Officials in Dayton are aiming to capitalize on backlash against a religious-objections law in neighboring Indiana that critics say could permit discrimination against gays and lesbians.
Franklin County agrees to buy land for downtown ballpark
The effort to build a downtown baseball stadium for the columbus clippers is moving forward. Franklin County Commissioners Tuesday morning agreed to buy five parcels of land near the arena district on which to build a stadium.
Franklin County Commissioners have agreed to buy 5 parcels near the Arena district, just west of Neil Avenue. The county will pay no more than $11.5 million for the land.
Commission president Mary Jo Kilroy says the purchase agreement means the reality of a downtown stadium for the county-owned Clippers is coming closer despite complaints the project was stalled.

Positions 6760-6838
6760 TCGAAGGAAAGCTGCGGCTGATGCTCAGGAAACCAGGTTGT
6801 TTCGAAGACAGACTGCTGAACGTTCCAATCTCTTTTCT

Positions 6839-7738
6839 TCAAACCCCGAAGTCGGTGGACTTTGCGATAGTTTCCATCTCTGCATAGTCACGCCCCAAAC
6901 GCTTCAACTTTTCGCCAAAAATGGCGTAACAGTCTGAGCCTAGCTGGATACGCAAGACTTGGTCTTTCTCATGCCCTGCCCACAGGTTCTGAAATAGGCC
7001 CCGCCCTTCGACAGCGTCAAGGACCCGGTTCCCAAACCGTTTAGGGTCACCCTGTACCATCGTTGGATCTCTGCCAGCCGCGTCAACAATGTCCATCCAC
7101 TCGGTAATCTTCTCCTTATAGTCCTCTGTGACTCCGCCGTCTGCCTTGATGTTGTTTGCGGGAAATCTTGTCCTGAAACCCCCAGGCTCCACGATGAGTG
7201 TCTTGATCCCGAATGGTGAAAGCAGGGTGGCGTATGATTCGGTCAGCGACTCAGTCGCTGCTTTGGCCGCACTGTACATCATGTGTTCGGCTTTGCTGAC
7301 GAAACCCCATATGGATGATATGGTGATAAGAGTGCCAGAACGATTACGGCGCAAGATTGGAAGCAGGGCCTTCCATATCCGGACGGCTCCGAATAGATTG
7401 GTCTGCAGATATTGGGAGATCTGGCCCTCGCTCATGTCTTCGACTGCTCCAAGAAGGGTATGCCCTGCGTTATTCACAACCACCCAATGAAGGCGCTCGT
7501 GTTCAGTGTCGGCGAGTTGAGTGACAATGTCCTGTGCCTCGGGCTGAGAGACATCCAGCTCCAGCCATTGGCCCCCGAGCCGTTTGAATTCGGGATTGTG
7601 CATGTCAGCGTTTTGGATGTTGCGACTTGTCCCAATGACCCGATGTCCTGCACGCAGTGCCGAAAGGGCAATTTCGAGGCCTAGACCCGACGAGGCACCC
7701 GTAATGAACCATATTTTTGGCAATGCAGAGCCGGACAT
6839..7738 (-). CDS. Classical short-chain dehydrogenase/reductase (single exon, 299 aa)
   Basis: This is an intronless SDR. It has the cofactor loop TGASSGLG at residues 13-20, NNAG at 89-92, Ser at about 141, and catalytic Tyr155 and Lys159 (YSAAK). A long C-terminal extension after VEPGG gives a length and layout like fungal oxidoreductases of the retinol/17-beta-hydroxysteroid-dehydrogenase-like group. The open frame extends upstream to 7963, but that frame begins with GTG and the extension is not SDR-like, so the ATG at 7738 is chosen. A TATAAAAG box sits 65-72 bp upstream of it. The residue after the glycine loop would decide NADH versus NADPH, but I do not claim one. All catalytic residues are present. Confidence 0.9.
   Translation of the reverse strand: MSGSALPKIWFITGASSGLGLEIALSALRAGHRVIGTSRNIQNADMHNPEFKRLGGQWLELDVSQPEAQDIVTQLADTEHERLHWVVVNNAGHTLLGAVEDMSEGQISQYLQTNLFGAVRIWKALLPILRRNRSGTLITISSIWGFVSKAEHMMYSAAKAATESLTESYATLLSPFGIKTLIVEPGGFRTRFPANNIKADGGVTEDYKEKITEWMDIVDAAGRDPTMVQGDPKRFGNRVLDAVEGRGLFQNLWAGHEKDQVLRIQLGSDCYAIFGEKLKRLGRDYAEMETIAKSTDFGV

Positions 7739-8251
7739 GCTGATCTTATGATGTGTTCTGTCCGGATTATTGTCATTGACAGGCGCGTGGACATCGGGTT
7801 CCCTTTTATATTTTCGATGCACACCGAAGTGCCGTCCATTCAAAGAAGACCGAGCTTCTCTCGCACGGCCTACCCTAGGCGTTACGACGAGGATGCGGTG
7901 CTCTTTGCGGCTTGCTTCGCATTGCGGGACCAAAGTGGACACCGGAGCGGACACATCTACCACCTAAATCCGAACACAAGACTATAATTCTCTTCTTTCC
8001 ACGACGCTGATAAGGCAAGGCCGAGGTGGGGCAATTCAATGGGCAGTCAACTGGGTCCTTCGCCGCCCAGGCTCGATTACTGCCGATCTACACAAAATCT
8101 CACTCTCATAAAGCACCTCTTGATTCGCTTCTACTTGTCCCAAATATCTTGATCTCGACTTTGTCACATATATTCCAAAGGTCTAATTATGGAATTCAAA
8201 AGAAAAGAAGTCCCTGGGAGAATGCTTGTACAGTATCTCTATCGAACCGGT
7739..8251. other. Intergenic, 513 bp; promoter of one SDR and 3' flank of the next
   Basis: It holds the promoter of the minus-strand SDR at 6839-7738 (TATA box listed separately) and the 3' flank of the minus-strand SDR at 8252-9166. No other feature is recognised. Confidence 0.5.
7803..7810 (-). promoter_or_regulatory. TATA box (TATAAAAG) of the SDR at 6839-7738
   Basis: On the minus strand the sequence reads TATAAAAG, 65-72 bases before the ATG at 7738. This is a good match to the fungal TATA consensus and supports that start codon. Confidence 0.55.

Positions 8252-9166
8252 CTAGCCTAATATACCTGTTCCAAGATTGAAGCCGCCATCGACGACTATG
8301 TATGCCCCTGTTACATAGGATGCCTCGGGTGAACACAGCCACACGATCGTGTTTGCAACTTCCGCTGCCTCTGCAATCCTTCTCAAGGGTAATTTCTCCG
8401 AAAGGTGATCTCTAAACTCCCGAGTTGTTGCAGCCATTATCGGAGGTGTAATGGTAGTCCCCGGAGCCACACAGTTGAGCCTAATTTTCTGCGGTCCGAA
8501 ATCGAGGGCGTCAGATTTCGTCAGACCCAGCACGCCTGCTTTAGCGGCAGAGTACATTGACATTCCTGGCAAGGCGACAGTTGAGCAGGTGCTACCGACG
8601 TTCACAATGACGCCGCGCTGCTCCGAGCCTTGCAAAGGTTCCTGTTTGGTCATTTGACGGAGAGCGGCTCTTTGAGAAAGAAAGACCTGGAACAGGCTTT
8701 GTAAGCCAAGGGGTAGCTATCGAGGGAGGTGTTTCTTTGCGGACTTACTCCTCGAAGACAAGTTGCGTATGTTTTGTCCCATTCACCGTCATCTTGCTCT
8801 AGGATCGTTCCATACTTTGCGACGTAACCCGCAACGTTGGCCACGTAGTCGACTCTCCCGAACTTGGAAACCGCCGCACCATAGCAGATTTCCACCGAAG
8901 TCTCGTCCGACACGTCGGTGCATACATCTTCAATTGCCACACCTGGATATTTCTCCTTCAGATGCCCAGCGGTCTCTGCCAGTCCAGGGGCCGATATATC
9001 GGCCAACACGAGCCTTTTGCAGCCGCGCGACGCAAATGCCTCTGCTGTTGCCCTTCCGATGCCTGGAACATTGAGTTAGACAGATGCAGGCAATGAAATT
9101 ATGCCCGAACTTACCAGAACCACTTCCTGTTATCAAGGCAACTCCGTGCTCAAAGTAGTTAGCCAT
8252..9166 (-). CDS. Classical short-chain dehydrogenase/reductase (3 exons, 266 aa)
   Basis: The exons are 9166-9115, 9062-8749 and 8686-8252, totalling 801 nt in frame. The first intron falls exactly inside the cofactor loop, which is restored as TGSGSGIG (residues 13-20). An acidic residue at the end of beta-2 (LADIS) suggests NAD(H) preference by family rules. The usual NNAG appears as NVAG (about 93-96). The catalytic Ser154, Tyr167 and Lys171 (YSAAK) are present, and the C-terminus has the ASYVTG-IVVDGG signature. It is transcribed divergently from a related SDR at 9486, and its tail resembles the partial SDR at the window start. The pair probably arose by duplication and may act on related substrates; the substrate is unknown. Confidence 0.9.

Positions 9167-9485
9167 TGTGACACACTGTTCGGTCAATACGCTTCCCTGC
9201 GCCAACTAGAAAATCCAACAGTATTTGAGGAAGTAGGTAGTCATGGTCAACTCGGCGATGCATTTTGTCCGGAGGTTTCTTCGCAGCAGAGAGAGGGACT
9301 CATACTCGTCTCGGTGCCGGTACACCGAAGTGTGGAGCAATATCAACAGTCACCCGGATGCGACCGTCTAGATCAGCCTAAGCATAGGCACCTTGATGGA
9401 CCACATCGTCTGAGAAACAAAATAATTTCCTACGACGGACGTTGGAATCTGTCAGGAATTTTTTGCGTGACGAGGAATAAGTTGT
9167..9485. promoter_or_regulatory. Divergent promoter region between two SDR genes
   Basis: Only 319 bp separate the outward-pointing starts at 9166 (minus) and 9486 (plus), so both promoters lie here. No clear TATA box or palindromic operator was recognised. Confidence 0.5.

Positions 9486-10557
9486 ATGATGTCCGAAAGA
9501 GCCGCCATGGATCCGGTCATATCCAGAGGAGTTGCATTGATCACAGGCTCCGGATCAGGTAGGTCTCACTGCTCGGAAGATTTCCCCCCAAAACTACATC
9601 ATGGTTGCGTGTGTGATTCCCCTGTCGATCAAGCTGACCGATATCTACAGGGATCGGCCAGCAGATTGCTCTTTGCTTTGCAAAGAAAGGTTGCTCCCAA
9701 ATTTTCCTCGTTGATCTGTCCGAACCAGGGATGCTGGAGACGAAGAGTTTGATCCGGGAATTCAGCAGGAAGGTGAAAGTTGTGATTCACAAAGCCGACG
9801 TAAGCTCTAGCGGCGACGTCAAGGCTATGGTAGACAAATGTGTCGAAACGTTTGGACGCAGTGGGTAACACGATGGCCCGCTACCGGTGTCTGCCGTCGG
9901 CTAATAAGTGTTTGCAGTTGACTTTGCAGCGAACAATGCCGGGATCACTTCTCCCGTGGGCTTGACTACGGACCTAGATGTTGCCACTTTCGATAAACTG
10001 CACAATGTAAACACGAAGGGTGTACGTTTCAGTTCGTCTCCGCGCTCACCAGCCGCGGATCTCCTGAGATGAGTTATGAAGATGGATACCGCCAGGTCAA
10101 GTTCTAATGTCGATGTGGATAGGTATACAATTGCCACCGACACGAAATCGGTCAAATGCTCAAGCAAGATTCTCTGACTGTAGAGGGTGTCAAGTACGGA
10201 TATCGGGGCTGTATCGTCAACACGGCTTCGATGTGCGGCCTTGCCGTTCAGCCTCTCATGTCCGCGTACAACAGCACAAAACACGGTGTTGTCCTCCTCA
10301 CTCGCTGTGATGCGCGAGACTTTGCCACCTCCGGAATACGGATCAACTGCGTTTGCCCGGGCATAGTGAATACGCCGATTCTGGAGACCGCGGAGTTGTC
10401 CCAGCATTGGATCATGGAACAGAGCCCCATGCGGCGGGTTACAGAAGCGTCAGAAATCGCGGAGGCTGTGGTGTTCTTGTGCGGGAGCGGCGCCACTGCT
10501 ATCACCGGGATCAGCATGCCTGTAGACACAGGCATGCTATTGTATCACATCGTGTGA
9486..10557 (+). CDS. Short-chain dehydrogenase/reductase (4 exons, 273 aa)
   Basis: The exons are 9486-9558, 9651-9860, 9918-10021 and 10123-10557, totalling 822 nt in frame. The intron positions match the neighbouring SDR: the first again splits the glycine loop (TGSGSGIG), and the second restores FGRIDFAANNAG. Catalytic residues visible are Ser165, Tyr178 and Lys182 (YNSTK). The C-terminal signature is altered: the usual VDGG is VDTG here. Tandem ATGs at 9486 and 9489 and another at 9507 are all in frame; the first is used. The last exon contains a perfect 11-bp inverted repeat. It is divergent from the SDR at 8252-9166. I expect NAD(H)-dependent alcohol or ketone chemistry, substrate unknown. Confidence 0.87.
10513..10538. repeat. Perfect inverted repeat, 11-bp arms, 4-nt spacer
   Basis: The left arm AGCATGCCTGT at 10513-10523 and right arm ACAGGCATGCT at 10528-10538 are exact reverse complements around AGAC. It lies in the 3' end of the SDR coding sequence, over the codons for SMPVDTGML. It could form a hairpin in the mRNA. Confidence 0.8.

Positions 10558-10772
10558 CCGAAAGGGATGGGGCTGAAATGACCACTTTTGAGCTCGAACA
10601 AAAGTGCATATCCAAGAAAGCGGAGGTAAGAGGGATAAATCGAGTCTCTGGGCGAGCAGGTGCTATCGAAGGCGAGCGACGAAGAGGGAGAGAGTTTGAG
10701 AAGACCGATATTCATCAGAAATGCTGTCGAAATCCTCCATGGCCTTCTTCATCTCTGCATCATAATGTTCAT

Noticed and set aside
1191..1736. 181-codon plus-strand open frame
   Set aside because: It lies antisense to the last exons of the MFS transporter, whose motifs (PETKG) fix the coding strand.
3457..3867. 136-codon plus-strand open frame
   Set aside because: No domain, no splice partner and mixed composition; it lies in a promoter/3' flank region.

We were quietly negotiating a real estate deal and I understand there were some critics out there who were complaining because they were not hearing anything.. But we don’t negotiate in public and we wanted to get a fair deal for the owners and a fair deal for the public and I think we achieved that, Kilroy said.
County officals say stadium revenues and money from other sources will pay for the land and stadium construction. County officials are negotiating with the owner of one remaining 1 acre parcel. After that, the next step is to look for any hazardous materials on the site and close the deals.
Meanwhile the county is considering several redevelopment options for the Clippers’ current home – the 73 year old Cooper Stadium.
The proposals range from soccer, to a housing development to a motorcycle museum, track and Harley Davidson store, she said.
Kilroy says plans still are for the downtown ballpark to open in 2008.